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About Cities and Easy Yokes

July 4, 2014

Matthew 11:16-30, Romans 7:13-25city-inside-head

16“But to what will I compare this generation? It is like children sitting in the marketplaces and calling to one another, ‘We played the flute for you, and you did not dance; we wailed, and you did not mourn.’

 I love this metaphor for Jesus interaction with his society, or, as he puts it with ‘this generation’. They don’t want any surprises! They want the apocalypse now and they want it according to plan. The kingdom of God will be a matter of the messiah playing according to their rules. They play the flute and Jesus dances to their tune.

Jesus then does a rant – a rant against cities that failed to repent – Chorazin and Bethsaida. My first reaction is one of astonishment. Jesus expected cities to repent!? We expect individuals to repent but not cities. Jesus seems to expect both. It reminds me of the parable of the Sheep and the Goats when ‘all the nations of the earth are gathered’. It is about the judgment on nations not individuals. It is about how nations treated the weakest among them (the hungry, those in prison).

Have you ever wondered how Jesus expected Chorazin and Bethsaida to repent? … Do you imagine Jesus as some kind of Billy Graham with altar calls? Or perhaps you imagine him doing submissions to the city council on behalf of the kingdom of God, to make sure it’s in the ‘long term plan’.

Actually both of these ideas are very modern ways of thinking. Jesus preached a kingdom not an individualised gospel… but he also didn’t preach a bureaucratic kingdom. It’s very hard with modern minds to rethink some of these things.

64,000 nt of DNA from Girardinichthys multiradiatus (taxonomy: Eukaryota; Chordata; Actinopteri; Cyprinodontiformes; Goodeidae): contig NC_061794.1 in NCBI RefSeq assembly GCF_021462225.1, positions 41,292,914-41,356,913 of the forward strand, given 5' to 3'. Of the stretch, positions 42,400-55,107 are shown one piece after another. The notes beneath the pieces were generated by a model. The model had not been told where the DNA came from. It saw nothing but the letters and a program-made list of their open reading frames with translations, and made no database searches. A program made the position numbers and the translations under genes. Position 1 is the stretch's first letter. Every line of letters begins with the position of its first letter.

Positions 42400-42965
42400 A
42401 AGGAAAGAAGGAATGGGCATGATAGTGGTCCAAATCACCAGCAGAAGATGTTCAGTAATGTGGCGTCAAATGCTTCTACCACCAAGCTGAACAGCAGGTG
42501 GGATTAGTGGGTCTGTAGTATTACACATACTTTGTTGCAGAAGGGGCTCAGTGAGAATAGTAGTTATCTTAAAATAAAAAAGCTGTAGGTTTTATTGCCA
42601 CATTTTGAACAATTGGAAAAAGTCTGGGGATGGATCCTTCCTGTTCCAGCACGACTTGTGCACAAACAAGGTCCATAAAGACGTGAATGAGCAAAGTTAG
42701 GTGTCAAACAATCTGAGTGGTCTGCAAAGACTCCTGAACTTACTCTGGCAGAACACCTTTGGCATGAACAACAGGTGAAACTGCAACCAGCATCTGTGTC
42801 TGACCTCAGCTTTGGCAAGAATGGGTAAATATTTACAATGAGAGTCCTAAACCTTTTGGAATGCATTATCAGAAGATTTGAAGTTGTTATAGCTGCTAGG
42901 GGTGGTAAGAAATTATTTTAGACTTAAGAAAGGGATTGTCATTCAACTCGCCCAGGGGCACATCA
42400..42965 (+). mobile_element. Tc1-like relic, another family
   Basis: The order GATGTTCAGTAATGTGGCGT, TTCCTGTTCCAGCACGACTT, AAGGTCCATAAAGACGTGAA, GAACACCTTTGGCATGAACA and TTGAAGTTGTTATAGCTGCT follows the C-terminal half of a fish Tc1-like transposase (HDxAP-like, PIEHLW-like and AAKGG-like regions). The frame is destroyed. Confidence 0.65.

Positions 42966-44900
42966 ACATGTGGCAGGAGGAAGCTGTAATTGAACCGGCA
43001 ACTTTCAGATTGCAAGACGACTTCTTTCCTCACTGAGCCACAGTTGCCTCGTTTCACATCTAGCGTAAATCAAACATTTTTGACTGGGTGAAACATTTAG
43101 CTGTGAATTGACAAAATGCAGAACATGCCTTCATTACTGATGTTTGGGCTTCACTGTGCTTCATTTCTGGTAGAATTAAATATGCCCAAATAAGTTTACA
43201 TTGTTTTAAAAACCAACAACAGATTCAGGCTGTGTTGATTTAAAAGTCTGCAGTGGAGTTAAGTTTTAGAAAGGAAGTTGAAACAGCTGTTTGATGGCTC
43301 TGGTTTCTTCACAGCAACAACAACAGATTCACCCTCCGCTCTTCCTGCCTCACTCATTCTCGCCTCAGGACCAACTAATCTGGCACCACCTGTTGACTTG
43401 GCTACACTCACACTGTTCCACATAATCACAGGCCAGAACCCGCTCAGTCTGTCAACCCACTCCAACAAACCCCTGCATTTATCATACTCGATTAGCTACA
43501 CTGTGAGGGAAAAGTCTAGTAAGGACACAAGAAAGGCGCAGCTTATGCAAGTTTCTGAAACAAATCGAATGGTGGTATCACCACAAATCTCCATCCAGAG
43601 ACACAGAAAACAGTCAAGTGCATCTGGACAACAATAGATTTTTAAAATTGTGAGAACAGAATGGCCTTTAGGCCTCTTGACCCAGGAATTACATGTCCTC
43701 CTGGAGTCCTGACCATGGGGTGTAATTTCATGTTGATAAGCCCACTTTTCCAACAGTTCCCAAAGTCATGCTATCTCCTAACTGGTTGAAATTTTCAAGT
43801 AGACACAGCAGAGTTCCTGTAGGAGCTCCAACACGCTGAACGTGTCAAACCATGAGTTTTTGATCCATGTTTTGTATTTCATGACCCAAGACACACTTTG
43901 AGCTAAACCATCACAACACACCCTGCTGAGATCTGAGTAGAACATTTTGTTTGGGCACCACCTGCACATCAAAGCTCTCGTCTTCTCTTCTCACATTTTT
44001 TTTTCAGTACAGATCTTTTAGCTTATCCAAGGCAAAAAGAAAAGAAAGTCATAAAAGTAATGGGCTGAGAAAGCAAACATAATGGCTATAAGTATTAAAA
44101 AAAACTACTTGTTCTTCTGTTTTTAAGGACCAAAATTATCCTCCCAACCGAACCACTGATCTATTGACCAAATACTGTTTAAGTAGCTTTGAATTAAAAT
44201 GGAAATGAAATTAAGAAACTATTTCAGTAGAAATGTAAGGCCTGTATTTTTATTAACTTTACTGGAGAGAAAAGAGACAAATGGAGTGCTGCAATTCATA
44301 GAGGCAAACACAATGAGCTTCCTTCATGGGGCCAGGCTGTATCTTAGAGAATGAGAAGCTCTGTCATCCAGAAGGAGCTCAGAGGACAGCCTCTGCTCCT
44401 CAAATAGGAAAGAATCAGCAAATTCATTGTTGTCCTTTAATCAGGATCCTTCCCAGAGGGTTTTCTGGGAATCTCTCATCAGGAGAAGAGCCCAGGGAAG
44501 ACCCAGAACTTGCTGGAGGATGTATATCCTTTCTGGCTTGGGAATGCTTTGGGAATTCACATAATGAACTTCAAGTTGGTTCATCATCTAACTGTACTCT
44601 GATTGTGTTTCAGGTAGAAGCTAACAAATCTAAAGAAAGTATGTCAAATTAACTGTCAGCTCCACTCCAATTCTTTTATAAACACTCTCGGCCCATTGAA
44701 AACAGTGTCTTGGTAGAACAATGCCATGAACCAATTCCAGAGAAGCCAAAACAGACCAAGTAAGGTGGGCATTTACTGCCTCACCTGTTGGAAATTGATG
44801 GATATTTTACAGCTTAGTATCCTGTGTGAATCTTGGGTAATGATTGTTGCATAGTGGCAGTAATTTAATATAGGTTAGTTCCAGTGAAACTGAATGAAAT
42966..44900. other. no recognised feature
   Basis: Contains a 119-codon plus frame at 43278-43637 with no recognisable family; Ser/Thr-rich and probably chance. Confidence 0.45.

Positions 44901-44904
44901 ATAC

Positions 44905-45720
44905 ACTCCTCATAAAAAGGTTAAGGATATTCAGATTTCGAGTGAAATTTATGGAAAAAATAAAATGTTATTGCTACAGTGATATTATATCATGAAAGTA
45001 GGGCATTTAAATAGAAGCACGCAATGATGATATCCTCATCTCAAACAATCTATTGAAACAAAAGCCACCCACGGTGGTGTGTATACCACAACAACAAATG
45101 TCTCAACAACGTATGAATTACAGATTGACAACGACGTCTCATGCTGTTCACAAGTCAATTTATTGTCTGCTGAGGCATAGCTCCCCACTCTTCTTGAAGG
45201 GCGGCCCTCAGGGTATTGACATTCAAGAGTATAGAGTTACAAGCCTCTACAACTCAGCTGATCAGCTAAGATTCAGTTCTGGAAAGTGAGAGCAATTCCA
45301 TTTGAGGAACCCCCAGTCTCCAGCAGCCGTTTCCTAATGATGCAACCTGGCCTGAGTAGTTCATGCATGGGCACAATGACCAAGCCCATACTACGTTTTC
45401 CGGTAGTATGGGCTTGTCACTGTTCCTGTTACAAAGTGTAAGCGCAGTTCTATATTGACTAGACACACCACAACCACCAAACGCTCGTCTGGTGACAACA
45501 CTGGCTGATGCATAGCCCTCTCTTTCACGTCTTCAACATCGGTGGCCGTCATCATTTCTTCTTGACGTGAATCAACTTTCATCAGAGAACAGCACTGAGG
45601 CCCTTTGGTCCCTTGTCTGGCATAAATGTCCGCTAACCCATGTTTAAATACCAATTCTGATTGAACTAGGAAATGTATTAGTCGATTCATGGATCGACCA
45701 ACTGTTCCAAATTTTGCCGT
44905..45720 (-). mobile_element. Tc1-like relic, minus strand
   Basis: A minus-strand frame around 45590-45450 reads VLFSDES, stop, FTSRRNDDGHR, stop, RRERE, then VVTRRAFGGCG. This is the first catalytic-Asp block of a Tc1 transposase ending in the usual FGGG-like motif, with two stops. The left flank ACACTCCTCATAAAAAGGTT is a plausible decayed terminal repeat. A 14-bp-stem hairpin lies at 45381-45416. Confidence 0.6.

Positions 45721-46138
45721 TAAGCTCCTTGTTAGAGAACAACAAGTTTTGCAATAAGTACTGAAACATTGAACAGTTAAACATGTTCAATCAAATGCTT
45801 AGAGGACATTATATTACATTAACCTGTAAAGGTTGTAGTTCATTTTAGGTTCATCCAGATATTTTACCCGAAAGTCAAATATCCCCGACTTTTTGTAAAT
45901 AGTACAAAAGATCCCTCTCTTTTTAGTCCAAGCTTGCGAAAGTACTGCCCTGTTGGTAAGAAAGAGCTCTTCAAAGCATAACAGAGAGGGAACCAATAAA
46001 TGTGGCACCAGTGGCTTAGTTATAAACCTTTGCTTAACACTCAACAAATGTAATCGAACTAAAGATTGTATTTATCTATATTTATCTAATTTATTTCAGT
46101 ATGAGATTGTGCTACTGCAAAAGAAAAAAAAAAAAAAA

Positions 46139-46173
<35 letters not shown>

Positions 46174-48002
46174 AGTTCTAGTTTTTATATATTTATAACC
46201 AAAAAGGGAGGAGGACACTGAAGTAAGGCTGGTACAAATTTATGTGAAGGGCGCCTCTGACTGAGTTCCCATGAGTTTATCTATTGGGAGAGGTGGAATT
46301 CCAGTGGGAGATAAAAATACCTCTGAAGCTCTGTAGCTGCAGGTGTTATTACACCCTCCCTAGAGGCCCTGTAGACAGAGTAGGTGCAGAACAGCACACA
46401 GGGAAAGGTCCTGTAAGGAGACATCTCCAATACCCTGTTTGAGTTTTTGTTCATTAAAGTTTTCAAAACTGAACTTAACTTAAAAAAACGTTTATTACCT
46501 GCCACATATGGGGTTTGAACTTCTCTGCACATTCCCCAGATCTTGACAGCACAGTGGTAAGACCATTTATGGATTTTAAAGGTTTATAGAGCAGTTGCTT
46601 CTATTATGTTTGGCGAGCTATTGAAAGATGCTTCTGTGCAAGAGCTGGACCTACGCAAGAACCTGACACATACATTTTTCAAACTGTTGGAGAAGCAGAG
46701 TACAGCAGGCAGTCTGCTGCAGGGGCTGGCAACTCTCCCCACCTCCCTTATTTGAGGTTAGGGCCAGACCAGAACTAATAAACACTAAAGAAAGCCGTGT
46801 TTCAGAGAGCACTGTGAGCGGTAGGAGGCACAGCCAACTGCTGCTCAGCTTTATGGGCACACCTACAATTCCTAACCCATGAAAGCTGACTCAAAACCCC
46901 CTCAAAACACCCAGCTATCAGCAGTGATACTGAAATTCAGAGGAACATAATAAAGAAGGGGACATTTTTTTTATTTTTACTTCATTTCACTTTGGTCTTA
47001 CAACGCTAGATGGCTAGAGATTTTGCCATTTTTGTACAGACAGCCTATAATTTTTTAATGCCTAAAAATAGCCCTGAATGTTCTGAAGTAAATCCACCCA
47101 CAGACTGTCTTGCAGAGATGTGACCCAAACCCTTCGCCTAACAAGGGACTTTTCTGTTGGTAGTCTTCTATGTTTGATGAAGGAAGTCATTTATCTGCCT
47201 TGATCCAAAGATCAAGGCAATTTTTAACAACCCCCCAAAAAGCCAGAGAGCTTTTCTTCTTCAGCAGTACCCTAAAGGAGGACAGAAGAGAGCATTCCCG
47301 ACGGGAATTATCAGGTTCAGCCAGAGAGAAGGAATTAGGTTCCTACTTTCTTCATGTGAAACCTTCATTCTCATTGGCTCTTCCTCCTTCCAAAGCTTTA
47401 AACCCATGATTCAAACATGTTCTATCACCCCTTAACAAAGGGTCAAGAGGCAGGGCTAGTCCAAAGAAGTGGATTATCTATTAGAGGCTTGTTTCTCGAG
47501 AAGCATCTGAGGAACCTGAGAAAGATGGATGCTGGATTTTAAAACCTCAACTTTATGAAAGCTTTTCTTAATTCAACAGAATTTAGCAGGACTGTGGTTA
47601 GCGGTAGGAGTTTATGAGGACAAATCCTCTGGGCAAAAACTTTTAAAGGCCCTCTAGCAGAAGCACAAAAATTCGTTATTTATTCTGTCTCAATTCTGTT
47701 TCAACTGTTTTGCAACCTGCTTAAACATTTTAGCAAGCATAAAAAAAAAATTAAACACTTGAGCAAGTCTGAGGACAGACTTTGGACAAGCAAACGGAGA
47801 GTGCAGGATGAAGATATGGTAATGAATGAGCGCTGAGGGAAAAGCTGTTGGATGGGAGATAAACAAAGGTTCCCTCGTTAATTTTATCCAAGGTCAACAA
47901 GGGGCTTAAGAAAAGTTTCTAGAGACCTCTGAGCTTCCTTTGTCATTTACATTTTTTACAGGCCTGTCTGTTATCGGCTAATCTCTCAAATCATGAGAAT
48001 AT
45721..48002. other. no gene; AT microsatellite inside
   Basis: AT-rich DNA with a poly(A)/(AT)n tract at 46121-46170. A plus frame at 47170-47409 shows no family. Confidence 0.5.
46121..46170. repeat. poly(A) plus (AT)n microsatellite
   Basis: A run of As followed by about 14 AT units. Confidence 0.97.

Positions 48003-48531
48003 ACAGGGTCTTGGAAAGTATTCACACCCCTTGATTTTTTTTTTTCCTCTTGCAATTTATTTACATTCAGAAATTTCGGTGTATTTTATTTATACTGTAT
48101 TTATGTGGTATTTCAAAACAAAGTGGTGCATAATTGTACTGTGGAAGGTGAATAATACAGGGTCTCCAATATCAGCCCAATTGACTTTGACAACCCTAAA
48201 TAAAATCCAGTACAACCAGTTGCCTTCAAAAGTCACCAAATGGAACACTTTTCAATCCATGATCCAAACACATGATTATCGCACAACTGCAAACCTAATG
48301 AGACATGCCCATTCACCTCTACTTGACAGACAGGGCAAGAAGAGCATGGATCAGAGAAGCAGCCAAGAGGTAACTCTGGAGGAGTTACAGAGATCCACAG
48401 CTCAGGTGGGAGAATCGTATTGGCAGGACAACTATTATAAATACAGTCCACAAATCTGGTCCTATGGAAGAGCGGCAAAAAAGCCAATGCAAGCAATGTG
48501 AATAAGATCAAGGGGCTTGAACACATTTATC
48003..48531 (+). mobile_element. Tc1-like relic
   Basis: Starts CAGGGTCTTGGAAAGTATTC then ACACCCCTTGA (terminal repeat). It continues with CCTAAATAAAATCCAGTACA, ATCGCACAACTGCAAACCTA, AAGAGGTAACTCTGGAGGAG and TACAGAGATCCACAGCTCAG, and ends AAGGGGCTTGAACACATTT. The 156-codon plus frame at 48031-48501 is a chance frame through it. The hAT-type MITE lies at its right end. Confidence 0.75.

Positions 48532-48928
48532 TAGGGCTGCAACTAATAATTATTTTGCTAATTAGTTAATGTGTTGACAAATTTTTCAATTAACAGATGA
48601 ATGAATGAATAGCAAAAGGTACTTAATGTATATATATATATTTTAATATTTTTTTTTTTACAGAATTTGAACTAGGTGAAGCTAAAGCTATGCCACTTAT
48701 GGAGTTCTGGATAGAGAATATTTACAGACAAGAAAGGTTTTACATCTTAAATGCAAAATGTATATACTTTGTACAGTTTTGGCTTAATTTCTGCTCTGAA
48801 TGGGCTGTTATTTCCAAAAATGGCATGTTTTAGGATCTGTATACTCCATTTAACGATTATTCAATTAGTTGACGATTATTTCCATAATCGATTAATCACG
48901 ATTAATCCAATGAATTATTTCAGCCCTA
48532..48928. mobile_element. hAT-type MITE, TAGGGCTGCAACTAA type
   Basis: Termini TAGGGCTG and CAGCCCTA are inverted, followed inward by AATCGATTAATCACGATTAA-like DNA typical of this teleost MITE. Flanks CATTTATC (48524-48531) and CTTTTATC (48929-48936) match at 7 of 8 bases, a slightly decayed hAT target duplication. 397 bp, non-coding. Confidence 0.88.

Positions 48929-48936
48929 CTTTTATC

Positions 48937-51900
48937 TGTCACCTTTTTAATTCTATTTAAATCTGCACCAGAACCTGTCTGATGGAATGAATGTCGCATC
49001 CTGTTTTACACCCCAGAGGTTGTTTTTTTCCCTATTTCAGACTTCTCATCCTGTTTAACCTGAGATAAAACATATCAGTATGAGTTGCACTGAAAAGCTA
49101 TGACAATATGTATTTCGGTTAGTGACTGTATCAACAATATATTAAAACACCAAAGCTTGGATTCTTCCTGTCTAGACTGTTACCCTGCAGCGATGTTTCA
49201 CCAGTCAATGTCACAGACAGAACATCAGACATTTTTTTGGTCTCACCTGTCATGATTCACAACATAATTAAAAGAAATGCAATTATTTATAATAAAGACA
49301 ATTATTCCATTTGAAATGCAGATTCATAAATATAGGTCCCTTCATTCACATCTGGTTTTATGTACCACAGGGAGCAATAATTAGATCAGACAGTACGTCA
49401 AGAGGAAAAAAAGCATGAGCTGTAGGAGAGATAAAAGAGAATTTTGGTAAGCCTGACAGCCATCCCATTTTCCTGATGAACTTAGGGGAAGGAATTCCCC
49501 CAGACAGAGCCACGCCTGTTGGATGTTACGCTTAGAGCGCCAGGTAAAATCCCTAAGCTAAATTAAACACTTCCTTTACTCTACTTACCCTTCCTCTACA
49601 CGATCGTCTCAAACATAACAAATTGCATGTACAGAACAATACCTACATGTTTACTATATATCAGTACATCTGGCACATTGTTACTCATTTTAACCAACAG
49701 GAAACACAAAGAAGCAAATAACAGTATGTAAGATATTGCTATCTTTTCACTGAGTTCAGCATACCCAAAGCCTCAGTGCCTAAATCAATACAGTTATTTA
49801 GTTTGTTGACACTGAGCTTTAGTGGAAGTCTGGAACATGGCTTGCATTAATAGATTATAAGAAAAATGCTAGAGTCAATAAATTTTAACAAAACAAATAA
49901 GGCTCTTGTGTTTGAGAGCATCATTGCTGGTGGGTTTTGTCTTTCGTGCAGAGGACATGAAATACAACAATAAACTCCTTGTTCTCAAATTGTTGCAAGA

The reality is cities and nations are not just buildings, for all their distortion, they are forms of human community. We don’t just live in cities. Cities live in us. To coin a cliche: You might be able to take the person out of Dunedin, but its another matter to take Dunedin out of the person.

At this point I want to segway into the text from Romans. I think this is what Paul is hinting at when he tells of his struggles. He was part of the ‘generation’ that Jesus is complaining about. The generation who plays the flute, but finds that Jesus does not dance to their tune.

Paul has been formed from childhood by a flute tune that clashes with Jesus one. And Jesus has interrupted this pattern, this city within him. And now he sees Jesus as the fulfilment of the Law of God. He delights in this law, he says. He wants to be a follower of Jesus who loved God with all this being and his neighbour (including his enemies) as himself. But this is not automatic. If there is anything that is automatic it is the city that still lives in him, in his habits and his pattern and his behaviour.

Do you relate to this?…

For I do not do what I want, but I do the very thing I hate. …For I do not do the good I want, but the evil I do not want is what I do. Now if I do what I do not want, it is no longer I that do it, but sin that dwells within me. So I find it to be a law that when I want to do what is good, evil lies close at hand. For I delight in the law of God in my inmost self, but I see in my members  another law at war with the law of my mind, making me captive to the law of sin that dwells in my members.